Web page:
Yesterday (13/02/2008) I attended a MSDN evening organised by Microsoft Belgium about Office Business Applications (OBA). Serge Luca from U2U and MVP for Connected Systems gave an overview about OBA from a development perspective . He had also plenty of demo’s available. Too bad his time was limited.
This is what I remembered from it.
OBA are applications that leverage the Office Suite applications beyond their out-of-the box capabilities and integrate them with other systems in your organisation (Line-Of-Business Apps).
The key driver for leveraging Office is to let users stay in their “comfort zone”. While organisations have invested large amounts in the user experience in packaged and custom applications , users still like to work in their familiar Office tools. Even the advent of web-enabling all the LOBs didn’t stop users from for example pumping SAP data into Excel and use it from there on. The user-experience the people get from Office tools is unbeatable.
That’s why Microsoft made Office 2007 System a truly development platform to enable developers to create OBA. The technology enablers are not only situated on the client side (i.e. Office Apps themselves) but also on the server side. For example you can extend the Office user interface (ribbon extension, task panes, Outlook from region) . Thanks to the Office open XML format you can intervene in the documents at file-level . This open possibility to programmatic creation of for example word documents. You even don’t need a Word instance on the server. Infopath enable the creation of electronic forms. Sharepoint and related technologies are the enablers to create workflow oriented applications and extend the content document capabilities of Sharepoint. The Business data Catalog makes it easier to retrieve and search information that is already available in ERP systems or databases.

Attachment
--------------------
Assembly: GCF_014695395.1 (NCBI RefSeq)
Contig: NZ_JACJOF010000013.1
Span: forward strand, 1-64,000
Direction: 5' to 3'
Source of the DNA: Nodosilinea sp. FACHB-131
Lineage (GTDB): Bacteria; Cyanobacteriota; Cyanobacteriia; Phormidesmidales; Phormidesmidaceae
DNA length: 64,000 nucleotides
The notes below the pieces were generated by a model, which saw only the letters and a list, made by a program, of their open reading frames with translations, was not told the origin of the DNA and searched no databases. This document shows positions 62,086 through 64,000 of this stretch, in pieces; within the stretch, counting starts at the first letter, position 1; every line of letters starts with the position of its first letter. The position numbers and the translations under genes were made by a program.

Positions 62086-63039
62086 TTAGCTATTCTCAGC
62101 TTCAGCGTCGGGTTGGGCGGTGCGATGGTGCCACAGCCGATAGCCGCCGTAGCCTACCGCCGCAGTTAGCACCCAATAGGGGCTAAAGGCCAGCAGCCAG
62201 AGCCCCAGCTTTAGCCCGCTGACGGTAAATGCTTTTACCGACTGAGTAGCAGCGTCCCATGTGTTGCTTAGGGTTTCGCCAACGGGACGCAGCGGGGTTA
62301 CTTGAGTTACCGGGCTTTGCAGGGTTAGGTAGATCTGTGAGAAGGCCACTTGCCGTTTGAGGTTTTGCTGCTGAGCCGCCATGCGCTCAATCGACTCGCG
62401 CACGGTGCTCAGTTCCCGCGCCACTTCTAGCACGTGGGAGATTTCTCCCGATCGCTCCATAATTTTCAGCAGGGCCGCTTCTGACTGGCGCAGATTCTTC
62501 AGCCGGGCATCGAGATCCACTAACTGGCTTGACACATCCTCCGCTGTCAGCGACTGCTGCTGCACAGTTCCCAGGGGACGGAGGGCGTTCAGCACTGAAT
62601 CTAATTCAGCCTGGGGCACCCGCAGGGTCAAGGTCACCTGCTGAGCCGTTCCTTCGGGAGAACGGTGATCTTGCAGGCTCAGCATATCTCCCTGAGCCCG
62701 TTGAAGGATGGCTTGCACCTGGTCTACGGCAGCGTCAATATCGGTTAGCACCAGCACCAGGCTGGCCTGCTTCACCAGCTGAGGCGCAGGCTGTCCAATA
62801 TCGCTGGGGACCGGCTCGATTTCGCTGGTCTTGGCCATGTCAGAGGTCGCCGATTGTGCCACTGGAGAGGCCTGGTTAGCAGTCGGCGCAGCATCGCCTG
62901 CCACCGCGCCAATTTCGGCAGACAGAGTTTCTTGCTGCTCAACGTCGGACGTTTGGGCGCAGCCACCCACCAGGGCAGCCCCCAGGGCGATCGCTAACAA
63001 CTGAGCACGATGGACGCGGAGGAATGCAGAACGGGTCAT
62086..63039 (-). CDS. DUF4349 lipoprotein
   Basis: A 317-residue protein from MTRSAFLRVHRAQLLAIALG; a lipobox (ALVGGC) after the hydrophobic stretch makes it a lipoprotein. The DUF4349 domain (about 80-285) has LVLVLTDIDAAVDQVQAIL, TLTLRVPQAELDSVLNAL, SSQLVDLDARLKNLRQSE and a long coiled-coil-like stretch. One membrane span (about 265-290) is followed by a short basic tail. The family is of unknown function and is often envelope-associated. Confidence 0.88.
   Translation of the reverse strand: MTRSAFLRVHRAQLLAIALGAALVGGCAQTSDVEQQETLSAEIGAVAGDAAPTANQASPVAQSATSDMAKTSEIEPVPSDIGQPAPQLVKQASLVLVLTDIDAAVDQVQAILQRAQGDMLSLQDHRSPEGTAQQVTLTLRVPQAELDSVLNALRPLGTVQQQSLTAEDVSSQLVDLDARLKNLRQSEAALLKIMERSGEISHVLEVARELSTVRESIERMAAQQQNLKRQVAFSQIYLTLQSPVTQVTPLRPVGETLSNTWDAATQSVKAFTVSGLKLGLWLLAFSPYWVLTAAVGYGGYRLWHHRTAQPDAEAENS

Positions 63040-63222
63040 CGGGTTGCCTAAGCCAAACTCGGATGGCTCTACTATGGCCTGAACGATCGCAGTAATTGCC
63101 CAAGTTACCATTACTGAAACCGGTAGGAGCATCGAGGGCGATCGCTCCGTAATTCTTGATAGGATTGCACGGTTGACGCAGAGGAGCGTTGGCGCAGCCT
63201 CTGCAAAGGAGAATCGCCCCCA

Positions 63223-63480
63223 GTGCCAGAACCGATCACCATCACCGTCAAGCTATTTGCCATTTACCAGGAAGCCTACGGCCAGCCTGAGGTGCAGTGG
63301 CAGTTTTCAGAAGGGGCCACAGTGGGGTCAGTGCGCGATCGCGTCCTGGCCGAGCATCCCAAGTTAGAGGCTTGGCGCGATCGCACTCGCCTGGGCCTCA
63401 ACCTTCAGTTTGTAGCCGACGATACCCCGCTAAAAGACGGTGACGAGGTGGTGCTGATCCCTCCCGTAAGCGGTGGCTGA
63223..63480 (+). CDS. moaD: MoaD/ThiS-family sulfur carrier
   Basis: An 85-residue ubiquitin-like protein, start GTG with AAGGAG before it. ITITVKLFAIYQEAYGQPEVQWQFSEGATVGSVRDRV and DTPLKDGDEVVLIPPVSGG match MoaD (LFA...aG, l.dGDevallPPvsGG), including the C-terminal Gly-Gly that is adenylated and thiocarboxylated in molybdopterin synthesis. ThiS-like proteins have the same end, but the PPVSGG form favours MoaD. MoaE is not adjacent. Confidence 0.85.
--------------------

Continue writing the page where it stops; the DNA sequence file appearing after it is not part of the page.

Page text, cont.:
And all this technology can be unleashed through one development environment ; Visual Studio 2008.
In final part of his presentation Serge mentioned 6 basic OBA patterns or scenario’s if you will. Unfortunately he didn't have the time to go through them but the demo’s he showed , were actually implementation of these 6 patterns. A book he highly recommends in that respect is 6 Microsoft Office Business Applications for Office SharePoint Server 2007 from Microsoft Press .
So if you think Office Development is only about VBA (which is still possible by the way) , think again and check out http://www.obacentral.com/. Or like Serge said : "Let's Rock 'n' Roll (with OBA)"